Jared Douglas studied film at NYU's Tisch School of the Arts and founded JDG Entertainment in 2016. He also runs JDG Entertainment’s commercial subsidiary Particle | New York, and is currently putting the finishing touches on his debut feature film The Sound of the Wind.

"Yamdu is what the industry has been missing. It's the future in the way that it's able to automate and streamline the entire production process from development through delivery and distribution."

Jared Douglas, Filmmaker, JDG Entertainment

Can you tell us about JDG Entertainment?

We are a boutique production company specializing in the creation of handcrafted entertainment. Specifically, with The Sound of The Wind, we wanted to tell a big story with a limited budget, and we were able to do that thanks to Yamdu.

What were the issues you were facing before finding Yamdu? What were you trying to solve?

I always found with production that it is just emails and documents and maybe the entire crew is in a production office but nothing is really centralized. Everything is a mess, it's all over the place. For me it was always about looking for something that could centralize and automate that process and that information.

When I first started looking at different programs, the biggest question was what's the functionality of each one? How many production processes did they cover? They were all focused on one element of production like call sheets or tasks, but the beauty of Yamdu is that it is a scalable solution. The more you use it, the more you get out of it, and since information is centralized, you don't have to go searching for anything. It's accessible everywhere.

Specifically with The Sound of The Wind, we were able to use Yamdu starting in development and through to distribution, keeping documents organized with a user interface that is easy to use for people who are new to the system.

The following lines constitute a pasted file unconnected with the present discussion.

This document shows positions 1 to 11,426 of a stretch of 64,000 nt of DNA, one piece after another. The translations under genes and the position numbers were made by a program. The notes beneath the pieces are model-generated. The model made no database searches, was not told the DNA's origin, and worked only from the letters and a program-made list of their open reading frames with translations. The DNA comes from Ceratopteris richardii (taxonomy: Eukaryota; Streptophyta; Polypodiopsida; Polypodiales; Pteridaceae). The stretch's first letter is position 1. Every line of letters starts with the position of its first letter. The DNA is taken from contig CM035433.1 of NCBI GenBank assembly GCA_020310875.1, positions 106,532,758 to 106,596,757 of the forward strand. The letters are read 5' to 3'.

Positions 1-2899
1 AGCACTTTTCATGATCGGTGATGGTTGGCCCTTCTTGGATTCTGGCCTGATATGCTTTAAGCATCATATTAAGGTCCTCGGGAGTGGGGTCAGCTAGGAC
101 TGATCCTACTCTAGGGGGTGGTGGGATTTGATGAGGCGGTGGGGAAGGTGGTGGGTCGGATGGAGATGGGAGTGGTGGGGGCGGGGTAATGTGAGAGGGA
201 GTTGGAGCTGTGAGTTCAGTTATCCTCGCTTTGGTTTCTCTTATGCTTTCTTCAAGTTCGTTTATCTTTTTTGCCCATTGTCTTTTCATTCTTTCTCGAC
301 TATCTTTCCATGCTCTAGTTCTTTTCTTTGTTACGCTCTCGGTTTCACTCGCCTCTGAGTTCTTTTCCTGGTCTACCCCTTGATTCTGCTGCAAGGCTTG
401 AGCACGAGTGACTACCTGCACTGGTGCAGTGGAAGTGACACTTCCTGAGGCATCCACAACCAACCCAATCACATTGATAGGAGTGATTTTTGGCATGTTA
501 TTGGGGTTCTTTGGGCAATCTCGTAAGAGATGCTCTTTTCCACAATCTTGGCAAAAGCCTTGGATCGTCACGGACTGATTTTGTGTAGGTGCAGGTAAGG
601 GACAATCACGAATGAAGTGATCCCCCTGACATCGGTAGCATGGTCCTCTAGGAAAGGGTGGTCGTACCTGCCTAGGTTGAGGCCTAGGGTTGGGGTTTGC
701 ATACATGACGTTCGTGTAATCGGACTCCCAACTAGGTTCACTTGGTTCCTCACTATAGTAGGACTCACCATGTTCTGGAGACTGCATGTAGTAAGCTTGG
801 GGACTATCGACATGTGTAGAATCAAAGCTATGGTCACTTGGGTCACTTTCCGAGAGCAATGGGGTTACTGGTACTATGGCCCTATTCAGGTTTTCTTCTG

It saves a production company a ton of time and money which are crucial resources on any project.

What are some of the features you have found useful?

I think one of the key functions is being able to add crew members and import information, like actors, locations and props, from other projects using the company database. It is a huge time saver and really simplifies things across a slate of projects.

From a production point of view though, one of the most crucial features – and this is something that the people I have worked with have said to me - is how the breakdown is sharable across the entire production so every department can edit it. It acts as a universal breakdown rather than having a situation where everyone is doing individual breakdowns and the information is then gathered afterwards. It allows you to connect with each department and see what they are doing, checking out the suggestions they have added for props or cast and being able to see the photos for each of those elements. It's all organized around the script too, so it's easy to look at each scene and see all the elements at once.

Those features really save every crew member a ton of time individually as they don't have to re-import information. But also from a creative standpoint, having all of that material there visually - being able to see exactly what the actor looks like or what the costumes are or what the hair and make-up is going to be - simplifies the creative decision-making process. Not to mention the paper it saves.

Where that makes Yamdu a crucial part of the production process is that you can break down the script in Yamdu during development and can use that for the preliminary budgets and schedules, becoming the basis for everything going forward - and over time that work can be adapted and built on rather than just tossed aside. That in itself might be such a small difference from a traditional workflow, but I think it revolutionizes the production process because it just reframes everything you do in a very beneficial way.

Are there any other features you have found useful?

Absolutely. When it comes to scheduling, you don't have to send out the production schedule constantly because everyone can see it in Yamdu. You're also not just looking at the shoot or post-production, you can work from development through to delivery items. You have a unified production schedule that can then connect with the shooting schedule instead of having 10 different schedules for the entire process.

All of this can be seen and adjusted in real time too. This is especially important when you are coordinating with the schedules of other projects because a production is not just a one-off thing, you are working on multiple projects at the same time so being able to see what's going on and figure out the scheduling over a slate of projects is very helpful.

I think that's the beauty of Yamdu overall. That everything is editable. Over the course of production so many things change from day to day, there are so many things that are out of your control and you can get annoyed about it or you can try to find a solution that allows you to adapt in real time.